The threat of legal action has done little to deter European internet users from downloading pirated music and films, according to a research company.
File-sharing has declined slightly in the US, the research says
Albums and films account for 70-80% of all internet traffic in Europe, traffic filtering firm Sandvine has reported.
"In the US, there has been a small decline of about 5%. But in Europe, file-sharing levels remain as robust as ever," said Sandvine's Chris Colman.
The music industry blames web piracy for a decline in record sales.
Trade body the International Federation of the Phonographic Industry (IFPI) recently announced it would begin suing the most prolific song-swappers in Europe.
It said that while it had not seen the report, it expected to see "regular peaks and troughs" in the level of file-sharing activity.
The IFPI is following the example of the Recording Industry Association of America, which has filed thousands of legal actions against alleged prolific file-swappers.
And the Motion Picture Association of America has not ruled out taking similar action against those involved with downloading films.
Sandvine also reports a difference in the way files are downloaded between US and European consumers.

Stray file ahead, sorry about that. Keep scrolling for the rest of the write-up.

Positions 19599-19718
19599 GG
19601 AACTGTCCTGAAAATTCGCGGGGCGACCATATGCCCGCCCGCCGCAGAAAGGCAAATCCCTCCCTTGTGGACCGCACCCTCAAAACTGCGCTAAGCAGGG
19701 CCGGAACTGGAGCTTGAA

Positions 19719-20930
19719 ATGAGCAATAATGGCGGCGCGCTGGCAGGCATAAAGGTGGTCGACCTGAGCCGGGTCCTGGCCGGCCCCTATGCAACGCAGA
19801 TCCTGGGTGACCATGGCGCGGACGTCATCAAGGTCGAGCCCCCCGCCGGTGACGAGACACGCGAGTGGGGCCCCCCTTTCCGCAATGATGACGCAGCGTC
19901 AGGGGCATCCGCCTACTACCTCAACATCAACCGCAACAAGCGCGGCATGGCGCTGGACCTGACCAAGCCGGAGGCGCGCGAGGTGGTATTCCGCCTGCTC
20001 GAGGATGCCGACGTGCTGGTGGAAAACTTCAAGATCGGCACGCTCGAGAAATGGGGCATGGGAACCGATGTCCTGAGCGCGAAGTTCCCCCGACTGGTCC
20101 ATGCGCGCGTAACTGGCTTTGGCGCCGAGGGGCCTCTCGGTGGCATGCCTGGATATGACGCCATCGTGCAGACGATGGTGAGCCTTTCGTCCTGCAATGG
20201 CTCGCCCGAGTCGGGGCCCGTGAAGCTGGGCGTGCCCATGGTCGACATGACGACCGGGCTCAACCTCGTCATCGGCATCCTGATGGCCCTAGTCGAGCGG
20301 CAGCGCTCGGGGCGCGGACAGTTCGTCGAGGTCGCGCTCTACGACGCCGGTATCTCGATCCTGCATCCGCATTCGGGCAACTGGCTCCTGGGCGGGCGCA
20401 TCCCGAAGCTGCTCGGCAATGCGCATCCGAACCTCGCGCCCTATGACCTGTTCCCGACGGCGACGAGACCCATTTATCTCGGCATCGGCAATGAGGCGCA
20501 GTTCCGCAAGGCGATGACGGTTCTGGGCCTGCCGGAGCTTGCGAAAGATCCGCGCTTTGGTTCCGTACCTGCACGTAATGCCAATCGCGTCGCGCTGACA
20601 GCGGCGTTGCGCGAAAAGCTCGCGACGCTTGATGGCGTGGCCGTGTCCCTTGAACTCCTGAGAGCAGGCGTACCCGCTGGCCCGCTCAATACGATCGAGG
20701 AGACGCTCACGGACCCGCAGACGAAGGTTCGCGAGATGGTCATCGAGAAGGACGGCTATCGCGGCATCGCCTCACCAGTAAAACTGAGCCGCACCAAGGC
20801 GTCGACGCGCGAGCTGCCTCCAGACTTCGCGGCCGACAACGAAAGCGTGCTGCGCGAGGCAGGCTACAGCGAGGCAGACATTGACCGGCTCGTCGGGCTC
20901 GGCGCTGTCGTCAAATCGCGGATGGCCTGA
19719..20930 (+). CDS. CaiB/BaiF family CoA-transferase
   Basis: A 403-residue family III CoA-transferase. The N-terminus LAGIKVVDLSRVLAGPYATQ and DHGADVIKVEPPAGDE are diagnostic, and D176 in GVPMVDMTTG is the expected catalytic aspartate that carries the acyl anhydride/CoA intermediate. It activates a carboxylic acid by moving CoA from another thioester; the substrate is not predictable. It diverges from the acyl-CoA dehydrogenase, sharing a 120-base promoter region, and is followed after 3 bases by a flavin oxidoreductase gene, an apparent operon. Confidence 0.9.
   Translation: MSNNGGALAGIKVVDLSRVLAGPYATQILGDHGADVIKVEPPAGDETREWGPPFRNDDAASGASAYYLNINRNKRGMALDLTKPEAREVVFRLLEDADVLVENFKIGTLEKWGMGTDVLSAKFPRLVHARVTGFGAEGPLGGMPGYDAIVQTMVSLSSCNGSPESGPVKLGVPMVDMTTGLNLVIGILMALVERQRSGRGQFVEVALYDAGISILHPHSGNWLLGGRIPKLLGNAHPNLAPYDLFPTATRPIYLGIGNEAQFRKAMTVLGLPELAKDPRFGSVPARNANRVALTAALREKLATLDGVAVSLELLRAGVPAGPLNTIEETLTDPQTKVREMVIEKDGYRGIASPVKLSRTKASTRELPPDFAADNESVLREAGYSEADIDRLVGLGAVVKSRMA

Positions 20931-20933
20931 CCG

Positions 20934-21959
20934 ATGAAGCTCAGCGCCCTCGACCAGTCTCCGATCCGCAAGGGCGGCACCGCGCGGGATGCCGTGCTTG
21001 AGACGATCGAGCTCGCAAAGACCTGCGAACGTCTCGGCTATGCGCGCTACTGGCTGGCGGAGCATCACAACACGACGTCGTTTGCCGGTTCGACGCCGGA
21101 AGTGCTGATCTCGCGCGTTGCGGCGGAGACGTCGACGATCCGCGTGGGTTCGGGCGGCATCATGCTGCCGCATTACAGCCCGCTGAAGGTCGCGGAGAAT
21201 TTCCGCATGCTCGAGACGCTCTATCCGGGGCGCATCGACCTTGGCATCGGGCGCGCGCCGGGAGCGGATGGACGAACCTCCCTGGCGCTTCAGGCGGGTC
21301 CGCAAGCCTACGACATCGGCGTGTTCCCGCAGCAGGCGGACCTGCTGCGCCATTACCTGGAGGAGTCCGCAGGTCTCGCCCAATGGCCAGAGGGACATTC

European users tend to swap bigger movie-size files, leading to a concern that the film industry will begin to suffer as much as the music industry, it said.
Mr Colman said about 30% of all broadband users in the US and Europe used peer-to-peer services to access files containing music, TV shows or films.
But there has been conflicting research into the effects of the legal threats, with the industry itself reporting that its policy of suing was working well to reduce the amount of piracy in the US.
There are hopes that the growth of legal download services including iTunes and Napster will kick-start a culture of more legal consumption of music via the internet.
Jay Berman, chairman and chief executive at the IFPI, said an increase in broadband take-up could be one factor in any increase in file-sharing activity.
He said: "In the UK for example, with broadband increasing over the next few months we'd expect a huge increase in peer to peer activity, even if consumer behaviour remains unchanged.
"Of course, over the longer term we expect a steady fall in illegal file-sharing; something we've already seen happen since the RIAA announced lawsuits early 2003."
He added: "It's important to remember that the aim of the legal actions is to raise awareness and support the legal services in their development; it's not just about reducing file-sharing.
"We are confident that the legitimate online music market is turning the corner as every week brings an increase in user figures and new services rollout across Europe."